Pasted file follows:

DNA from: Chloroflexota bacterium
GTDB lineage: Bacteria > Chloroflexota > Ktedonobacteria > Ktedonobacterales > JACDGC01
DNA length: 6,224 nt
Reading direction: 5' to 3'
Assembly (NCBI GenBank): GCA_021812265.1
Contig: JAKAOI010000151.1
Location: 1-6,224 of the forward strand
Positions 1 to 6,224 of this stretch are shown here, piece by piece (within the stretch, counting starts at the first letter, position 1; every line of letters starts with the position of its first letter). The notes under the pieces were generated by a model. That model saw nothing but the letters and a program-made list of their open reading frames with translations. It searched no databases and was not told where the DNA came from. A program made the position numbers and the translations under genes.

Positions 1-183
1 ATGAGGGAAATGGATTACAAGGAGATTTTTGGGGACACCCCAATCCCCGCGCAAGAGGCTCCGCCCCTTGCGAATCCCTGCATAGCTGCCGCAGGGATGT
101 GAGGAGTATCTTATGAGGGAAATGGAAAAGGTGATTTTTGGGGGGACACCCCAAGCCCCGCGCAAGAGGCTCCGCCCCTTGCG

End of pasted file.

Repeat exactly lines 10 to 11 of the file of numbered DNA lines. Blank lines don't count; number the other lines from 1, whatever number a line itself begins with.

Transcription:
1 ATGAGGGAAATGGATTACAAGGAGATTTTTGGGGACACCCCAATCCCCGCGCAAGAGGCTCCGCCCCTTGCGAATCCCTGCATAGCTGCCGCAGGGATGT
101 GAGGAGTATCTTATGAGGGAAATGGAAAAGGTGATTTTTGGGGGGACACCCCAAGCCCCGCGCAAGAGGCTCCGCCCCTTGCG